The gaming community has a seemingly insatiable appetite for games that remind players of yesteryear, and Tower 57 is just one of the latest attempting to make its mark.
This release is a top-down, twin-stick shooter set in a dieselpunk world, born of a successful Kickstarter project launched in August 2015. It’s the first game from two-man studio Pixwerk, heavily inspired by the 16-bit games of the Amiga personal computer (released in 1985)—so much so that they’re actually making an Amiga port of Tower 57 as a Kickstarter backer reward.
In the world of the game, society is relegated to living in massive vertical towers. It’s your job to form a team of three from a cast of six characters, each with their own special ability and starting weapon, and to infiltrate the upper levels of Tower 57, putting an end to the nefarious forces at work. As you might guess, things don’t quite go as planned. The story is told through short in-game dialogues and through emails and news items found on terminals. No heavy exposition here—Tower 57’s main focus is getting you into the fray as fast as possible.
The 16-bit environments of Tower 57 are absolutely gorgeous, full of vibrancy and color. Pixwerk takes the old-school graphics into the modern era, adding in destructible environments: lights break and go dim, pillars crumble, and tables splinter as you fight your way through rooms. Each level, though mainly linear, is well crafted, offering a handful of its own secrets to discover. From grimy sewers to upscale apartments, the design of each one shines. Tower 57’s synth soundtrack is an excellent companion, matching the 16-bit graphics and the mood of an 1980s action flick.
The downsides: enemy variety is a bit of a letdown, the diversity in unique enemies in each level is a bit lacking, and common enemies are often repeated throughout every level. There is, at least, a good variety of weapons in the game. However, you’re limited to carrying only two weapons at a time, and you’ll likely be carrying upgraded weapons, giving you little incentive to pick up a new and untested (and potentially weaker) weapon. Similarly, there’s a variety of secondary items, though there’s no indication of what they do, so it’s a process of trial and error, picking them up for potential misuse later in battle.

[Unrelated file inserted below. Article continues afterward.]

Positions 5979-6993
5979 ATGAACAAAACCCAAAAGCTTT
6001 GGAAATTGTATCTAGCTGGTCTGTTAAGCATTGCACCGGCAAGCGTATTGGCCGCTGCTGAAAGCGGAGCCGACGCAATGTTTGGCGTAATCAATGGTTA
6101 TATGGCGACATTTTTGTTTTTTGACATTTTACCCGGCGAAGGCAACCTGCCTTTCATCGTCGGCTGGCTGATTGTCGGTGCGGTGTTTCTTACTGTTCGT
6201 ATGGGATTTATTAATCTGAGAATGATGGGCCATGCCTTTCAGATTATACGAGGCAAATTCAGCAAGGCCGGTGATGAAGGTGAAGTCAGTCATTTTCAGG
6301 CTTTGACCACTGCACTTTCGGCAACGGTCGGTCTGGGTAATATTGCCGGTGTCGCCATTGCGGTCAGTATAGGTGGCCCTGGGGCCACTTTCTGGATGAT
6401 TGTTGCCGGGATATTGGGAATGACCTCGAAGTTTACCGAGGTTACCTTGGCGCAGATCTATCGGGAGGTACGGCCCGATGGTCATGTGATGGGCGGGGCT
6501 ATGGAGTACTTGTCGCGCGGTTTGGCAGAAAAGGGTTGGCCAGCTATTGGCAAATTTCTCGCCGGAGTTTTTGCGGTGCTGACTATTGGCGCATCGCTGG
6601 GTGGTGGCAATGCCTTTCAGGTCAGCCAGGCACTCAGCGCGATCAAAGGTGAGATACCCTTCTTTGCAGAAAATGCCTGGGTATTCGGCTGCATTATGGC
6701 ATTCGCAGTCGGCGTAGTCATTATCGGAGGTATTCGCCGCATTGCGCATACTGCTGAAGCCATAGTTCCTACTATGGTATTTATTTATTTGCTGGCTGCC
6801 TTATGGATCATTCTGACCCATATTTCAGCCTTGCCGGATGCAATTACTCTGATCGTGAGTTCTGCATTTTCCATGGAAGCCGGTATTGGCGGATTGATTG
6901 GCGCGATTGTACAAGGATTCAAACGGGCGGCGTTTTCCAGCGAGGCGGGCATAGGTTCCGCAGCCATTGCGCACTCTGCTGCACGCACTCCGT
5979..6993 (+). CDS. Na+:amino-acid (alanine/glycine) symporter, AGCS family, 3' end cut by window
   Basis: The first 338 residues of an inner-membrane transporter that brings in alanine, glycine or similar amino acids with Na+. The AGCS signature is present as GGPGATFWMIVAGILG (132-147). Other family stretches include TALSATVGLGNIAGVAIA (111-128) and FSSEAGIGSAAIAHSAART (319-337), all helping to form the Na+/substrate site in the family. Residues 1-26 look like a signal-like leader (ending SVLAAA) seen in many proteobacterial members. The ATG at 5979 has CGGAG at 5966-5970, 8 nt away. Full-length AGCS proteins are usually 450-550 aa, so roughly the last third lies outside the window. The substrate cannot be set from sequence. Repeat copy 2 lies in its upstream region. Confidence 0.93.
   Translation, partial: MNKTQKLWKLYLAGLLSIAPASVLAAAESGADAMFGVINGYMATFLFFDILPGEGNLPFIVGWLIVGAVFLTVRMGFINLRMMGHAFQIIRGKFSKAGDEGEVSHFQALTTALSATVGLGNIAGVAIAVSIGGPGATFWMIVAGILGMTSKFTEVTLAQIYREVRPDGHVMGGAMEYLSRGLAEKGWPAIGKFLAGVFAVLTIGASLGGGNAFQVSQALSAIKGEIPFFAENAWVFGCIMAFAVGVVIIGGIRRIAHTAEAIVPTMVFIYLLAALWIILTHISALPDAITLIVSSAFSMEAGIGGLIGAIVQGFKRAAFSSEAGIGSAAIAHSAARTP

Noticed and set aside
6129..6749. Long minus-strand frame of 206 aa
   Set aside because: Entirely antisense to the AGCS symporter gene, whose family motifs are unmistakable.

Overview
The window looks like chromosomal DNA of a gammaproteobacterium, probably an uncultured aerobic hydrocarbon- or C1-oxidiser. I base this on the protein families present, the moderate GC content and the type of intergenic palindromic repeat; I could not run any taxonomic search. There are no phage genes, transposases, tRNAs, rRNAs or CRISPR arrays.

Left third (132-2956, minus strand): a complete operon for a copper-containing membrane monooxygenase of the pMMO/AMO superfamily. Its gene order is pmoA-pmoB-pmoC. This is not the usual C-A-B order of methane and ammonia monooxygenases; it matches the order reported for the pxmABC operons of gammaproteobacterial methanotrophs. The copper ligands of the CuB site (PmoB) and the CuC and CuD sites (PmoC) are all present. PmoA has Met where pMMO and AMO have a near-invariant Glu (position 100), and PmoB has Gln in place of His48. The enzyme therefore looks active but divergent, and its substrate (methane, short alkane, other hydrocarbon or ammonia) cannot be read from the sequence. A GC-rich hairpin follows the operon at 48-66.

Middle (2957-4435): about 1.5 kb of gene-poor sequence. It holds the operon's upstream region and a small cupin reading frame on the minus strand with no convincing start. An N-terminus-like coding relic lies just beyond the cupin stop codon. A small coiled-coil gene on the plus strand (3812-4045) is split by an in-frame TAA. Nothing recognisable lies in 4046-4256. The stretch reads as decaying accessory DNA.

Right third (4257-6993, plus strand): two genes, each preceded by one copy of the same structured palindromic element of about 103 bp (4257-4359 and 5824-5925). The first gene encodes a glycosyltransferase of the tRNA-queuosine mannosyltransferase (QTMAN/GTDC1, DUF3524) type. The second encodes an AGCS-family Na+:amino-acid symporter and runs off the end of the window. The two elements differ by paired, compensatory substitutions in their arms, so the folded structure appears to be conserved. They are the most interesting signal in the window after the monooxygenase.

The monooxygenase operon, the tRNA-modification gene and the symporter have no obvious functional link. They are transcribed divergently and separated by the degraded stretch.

Tower 57’s difficulty is particularly high, even on the lowest setting. Hits from enemies take off a good chunk of health, and when one of your characters are dies, they’re dead until you can find a certain (fairly rare) item to resurrect them. Boss battles can be absolutely brutal, especially when you’re down to one or two characters, and it’s not uncommon for them to have one- or two-hit-kill attacks. This become particularly frustrating with the game’s somewhat common bug of getting stuck on the environment, which spells certain doom in a boss arena. As of this writing, the development team is continuing to release patches to fix bugs, alter encounter difficulty, and tweak room layouts.
Pixwerk should be commended for the addition of local co-op multiplayer, a rarity for PC games in 2017. If you have an Xbox or PlayStation controller, you can hook it up and play though the game with another person on the same screen; online co-op is also an option, if you’re feeling particularly modern. Tower 57 is currently only available on PC, though Pixwerk plans to bring the game to Xbox One and PS4 in 2018.
Despite its rough spots, Tower 57 is an enjoyable twin-stick shooter that’s done a good job of standing out of from the numerous other old-school games on the market and should be on the radar on anyone who is a fan of the genre. It is available on Steam and GOG.